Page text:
Using mussels as sentinels of biodiversity in sub-Antartic ecosystems

The ZATA LTSER welcomes a new scientific program, called “MUSSELKER”, led by Stéphane Betoulle and Yves St-Pierre. The general objective of this new program revolves around the mussel as a sentinel species for monitoring the health and biodiversity of marine ecosystems in response to climate change.

The program is a logical continuation of work carried out by both investigators during previous missions in sub-Antarctic Kerguelen Islands. It combines recent advances in high throughput analytical methods, including 2nd and 3rd generation DNA/RNA sequencing platforms and the concept of liquid biopsy to study the microbial flora of mussels, including viral and bacterial organisms. Viral and bacterial microbiome analysis from hemolymphatic liquid biopsies of mussels holds great promise as novel biomarkers for assessing the health status of marine ecosystems in response to climate change and pollution.

Mussels of the Kerguelen marine ecosystems. Aulacomya ater (also known ad the ribbed mussels) and Mytilus platensis (also called M. desolationis, or blue mussels). Because they provide shelter from predation and secondary substratum, trap sediment, alter water flow and filter large quantities of seston particles, mussel beds provides a biogenic habitat for a large number of microbial and faunal species, including bacteria, archea, viruses, algae, worms, snails, marine mammals, fish, and crustaceans.

The program also exploits the concept of plasma-derived circulating cell-free DNA to study the local faunal assemblages to better understand how biotic and abiotic factors, most notably those associated with climate change, impact the biodiversity of Kerguelen’s coastal marine ecosystem.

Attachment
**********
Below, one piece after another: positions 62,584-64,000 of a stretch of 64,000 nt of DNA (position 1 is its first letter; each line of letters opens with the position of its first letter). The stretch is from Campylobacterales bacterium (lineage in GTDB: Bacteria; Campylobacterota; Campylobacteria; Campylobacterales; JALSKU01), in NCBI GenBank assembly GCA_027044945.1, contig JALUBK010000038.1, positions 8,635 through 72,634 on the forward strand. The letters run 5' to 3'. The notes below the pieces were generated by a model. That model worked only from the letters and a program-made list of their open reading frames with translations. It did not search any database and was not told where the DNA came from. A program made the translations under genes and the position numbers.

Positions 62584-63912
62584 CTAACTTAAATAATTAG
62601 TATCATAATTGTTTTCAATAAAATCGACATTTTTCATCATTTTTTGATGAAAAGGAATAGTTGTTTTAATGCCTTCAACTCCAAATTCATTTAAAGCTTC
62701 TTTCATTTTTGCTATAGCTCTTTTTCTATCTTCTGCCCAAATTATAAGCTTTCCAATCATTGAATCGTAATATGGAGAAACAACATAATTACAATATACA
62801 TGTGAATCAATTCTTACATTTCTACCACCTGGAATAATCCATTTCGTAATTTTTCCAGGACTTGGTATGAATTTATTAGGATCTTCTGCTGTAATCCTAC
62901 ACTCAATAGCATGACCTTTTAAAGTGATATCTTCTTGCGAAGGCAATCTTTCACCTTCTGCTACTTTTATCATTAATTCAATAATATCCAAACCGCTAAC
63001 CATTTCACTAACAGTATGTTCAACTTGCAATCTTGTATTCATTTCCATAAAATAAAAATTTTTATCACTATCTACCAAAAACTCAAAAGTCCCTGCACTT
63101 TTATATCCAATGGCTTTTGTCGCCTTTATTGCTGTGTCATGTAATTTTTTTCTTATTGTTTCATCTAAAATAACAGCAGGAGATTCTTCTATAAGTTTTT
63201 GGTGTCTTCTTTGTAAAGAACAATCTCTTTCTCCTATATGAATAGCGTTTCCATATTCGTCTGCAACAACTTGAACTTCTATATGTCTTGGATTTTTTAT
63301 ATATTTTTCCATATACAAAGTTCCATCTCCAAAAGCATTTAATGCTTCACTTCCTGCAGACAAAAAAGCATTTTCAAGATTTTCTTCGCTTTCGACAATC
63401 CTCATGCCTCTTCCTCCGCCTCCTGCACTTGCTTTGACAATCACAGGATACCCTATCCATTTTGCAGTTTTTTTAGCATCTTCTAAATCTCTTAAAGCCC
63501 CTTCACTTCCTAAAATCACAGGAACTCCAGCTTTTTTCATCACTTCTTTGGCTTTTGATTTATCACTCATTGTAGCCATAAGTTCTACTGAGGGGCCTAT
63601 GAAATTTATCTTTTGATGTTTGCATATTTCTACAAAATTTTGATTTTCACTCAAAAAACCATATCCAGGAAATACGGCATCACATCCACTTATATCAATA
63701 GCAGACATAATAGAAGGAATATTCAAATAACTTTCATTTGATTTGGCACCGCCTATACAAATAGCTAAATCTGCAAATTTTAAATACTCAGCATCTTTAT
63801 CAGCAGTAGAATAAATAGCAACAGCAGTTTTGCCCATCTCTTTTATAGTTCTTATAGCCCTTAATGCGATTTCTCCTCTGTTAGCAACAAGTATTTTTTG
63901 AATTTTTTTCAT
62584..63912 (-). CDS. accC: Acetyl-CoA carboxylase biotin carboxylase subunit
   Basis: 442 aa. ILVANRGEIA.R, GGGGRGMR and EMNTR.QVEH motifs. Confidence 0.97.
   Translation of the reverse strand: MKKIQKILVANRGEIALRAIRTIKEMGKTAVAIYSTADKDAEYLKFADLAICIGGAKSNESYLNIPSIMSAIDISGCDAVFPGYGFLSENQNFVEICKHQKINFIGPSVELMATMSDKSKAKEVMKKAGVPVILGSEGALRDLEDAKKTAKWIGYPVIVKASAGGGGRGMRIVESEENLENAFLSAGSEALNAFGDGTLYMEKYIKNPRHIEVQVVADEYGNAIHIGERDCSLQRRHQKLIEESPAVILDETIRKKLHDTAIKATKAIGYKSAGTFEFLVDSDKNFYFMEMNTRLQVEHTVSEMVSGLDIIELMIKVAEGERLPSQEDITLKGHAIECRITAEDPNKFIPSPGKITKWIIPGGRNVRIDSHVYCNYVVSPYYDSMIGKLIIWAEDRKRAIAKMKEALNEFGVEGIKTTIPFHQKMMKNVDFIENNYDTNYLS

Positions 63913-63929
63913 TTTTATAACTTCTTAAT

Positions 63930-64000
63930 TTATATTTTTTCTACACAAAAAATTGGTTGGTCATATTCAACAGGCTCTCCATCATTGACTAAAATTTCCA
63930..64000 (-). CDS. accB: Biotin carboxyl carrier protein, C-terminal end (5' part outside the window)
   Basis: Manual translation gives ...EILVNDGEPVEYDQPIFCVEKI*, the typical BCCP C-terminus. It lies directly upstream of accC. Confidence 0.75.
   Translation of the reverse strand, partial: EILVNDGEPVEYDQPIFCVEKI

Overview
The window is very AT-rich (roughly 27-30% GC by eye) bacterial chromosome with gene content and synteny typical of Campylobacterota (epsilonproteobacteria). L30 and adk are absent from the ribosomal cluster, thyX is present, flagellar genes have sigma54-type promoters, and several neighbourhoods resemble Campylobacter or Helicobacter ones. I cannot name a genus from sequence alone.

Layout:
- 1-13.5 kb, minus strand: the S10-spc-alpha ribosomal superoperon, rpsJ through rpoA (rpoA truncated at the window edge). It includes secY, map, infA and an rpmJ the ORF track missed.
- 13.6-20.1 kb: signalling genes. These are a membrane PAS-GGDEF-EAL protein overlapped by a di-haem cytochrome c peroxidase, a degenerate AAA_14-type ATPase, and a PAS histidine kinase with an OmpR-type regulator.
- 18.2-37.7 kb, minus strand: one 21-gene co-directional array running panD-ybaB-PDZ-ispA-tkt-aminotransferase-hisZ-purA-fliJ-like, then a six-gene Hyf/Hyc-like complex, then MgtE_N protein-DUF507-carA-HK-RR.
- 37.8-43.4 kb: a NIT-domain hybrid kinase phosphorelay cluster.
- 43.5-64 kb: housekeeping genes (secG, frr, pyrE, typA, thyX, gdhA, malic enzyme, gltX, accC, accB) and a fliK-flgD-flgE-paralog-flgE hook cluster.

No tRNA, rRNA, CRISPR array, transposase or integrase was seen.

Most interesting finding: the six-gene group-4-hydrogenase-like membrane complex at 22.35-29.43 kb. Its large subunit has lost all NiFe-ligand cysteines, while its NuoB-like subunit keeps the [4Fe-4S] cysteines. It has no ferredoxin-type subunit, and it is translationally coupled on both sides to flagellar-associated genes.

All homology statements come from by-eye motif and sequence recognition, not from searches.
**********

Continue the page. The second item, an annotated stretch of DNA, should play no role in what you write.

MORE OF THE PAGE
From a fundamental point of view, the project will provide a detailed knowledge on the heterogeneity of microbiome and biodiversity within a mussel bed of Kerguelen and how biotic and abiotic factors impact on this heterogeneity. The project will also help to develop novel multi-omics predictive tools for long term studies aimed at measuring the impact of environmental stress on marine coastal ecosystems.

The MUSSELKER program is developing novel multi-omics biomarkers for monitoring the impact of climate change on marine coast ecosystems.

These molecular approaches are combined with ethical and logistically-friendly sampling FTA-based platforms that facilitate collection, storage, and shipping of samples, an essential feature for long-term studies in polar regions such as Kerguelen. Although this platform is focused on mussels, the program welcomes collaborative research initiatives for the use of this platform for other aquatic and terrestrial organisms.


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